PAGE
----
The Act of Violence

Aggression in the workplace.

The Joys and Pains of Workplace Dating

When do office romances become a problem?

It’s February and amore is in the air.  The Valentine’s Day rush to buy flowers, chocolates, and nice dinners for the ones we love sometimes crosses over to the workplace.  We already know that people meet, date, fall in love, and even get married to their co-workers.  When it works out well, good for all concerned.

Because folks spend so much time at work, in close proximity to each other, and travel and meet for lunch or drinks in groups or alone, attractions develop.  Rare is the person who works in an organization who has not at least considered dating a co-worker, even if he or she hasn’t had the courage to ask that person out.  The chemistry of adults working together means sometimes the heart wants what the heart wants, thereby overwhelming the reasoning brain.

Let’s assume that we all agree that quid pro quo relationships (a supervisor who uses requests or initiates an actual sexual relationship from his or her subordinate as a condition of employment) are wrong, full of liability, and demeaning to the subordinate employee.  Let’s focus on co-worker dating when it does not involve a boss-employee dynamic, coercion, or people who spend more time on their social lives than on their work efforts.

Several issues arise when co-workers want to or end up dating (we’ll get to the breaking up part in a moment).  One is the issue of consent.  Flirting or asking the other person out for coffee, a movie, or dinner is mostly fine, as long as it doesn’t interfere with each other’s work, distract other people, or happen even after the other person has said no (once should be enough; “no” does not mean try harder, text more, or double down on the number of calls).

The other issue relates to whether or how a boss should get involved in a co-worker dating situation. I always suggest to supervisors that if they learn about two of their people dating, they should call them in for a confidential conversation and say, “I’m happy for the both of you, but I just want to remind you to be appropriate at work, act professionally, do your job and be available to me and your colleagues.  No public displays of affection, no disappearing for long lunches, and if you decide to end your relationship, don’t let bad feelings spill over back to here.”

This is the last and perhaps most difficult issue: the breakup.  It’s easy for employees in the glow of early dating to convince themselves they will always be together.  It’s harder for each person to face the other at work, after they have had a difficult, emotional breakup, realizing they may have to look at the other person’s face on a daily basis for many more years to come.  As a supervisor, you don’t want to toss a bucket of cold water on the fires of young love, but you have to be realistic that some couples last and some don’t.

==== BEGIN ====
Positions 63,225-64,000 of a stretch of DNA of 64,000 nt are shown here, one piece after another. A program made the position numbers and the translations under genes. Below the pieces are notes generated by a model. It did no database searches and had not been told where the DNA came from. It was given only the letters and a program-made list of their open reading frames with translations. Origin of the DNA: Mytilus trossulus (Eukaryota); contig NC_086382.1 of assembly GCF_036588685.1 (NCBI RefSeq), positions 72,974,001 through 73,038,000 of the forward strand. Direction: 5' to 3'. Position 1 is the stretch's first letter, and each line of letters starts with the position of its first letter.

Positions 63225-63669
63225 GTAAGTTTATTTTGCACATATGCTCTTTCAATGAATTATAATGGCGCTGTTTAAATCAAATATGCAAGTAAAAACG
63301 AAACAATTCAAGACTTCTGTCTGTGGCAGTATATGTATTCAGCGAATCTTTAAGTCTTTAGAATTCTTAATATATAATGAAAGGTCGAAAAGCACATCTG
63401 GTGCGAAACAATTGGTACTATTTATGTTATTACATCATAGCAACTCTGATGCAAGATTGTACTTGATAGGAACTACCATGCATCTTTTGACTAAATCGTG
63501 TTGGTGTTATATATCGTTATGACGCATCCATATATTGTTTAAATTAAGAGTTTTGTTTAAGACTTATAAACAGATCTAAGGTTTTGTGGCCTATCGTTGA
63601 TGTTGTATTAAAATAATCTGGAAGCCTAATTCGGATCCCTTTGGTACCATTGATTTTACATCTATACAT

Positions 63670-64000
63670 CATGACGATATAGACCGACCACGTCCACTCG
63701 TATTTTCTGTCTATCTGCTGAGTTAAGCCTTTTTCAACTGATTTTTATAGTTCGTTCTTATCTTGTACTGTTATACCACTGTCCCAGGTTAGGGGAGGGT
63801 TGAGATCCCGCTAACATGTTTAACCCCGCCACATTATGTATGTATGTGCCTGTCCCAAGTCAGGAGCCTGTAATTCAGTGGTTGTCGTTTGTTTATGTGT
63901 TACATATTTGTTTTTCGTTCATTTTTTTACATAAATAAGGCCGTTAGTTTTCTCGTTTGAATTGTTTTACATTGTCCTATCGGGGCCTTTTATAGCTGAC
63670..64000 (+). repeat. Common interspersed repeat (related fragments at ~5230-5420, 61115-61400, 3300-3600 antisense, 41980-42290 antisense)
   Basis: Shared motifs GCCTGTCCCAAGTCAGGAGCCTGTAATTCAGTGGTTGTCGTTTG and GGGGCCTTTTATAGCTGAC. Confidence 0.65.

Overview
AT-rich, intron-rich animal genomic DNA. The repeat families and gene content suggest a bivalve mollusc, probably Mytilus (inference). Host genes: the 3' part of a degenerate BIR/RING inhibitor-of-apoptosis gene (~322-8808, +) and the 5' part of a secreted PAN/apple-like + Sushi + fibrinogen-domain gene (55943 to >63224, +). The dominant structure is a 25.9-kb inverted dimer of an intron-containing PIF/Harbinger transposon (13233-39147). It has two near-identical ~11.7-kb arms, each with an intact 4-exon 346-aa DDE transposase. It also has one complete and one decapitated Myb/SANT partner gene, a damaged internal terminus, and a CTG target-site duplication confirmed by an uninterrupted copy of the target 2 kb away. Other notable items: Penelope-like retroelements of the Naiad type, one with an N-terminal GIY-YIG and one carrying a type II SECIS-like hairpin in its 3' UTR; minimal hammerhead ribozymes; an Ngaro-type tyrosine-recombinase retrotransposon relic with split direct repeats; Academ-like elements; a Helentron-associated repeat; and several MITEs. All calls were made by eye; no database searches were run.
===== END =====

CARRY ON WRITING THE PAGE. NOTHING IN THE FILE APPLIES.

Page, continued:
In a unique way to address liability concerns, some organizations have been urged, by their Legal Department, City Attorney, or County Counsel, to get employees to sign so-called “Love Contracts.”  These (curiously intrusive) documents ask both parties to sign on the dotted line that they realize their relationship is not coercive, not based on any quid pro quo situation, and is subject to the boundaries,  policies, and expectations of a professional office environment.  My preference as a supervisor would be to have a polite chat with both employees, document your conversation and their answers in your coaching notes file, pay careful attention to the work performance and behavior of all of your employees, and wish the office daters the best.    

Dr. Steve Albrecht, PHR, CPP, BCC, is a San Diego-based speaker, author, and trainer.  He is board certified in HR, security, and coaching. He focuses on high-risk employee issues, threat assessments, and school and workplace violence prevention. In 1994, he co-wrote Ticking Bombs, one of the first business books on workplace violence. He holds a doctorate in Business Administration (DBA); an M.A. in Security Management; a B.S. in Psychology; and a B.A. in English. He worked for the San Diego Police Department for 15 years and has written 15 books on business, HR, and police subjects. He can be reached at drsteve@drstevealbrecht.com or on Twitter @DrSteveAlbrecht

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Steve Albrecht, D.B.A., holds degrees in English and Psychology, and a doctorate in Business Administration. He is a former police officer and domestic violence investigator with the San Diego Police. more...

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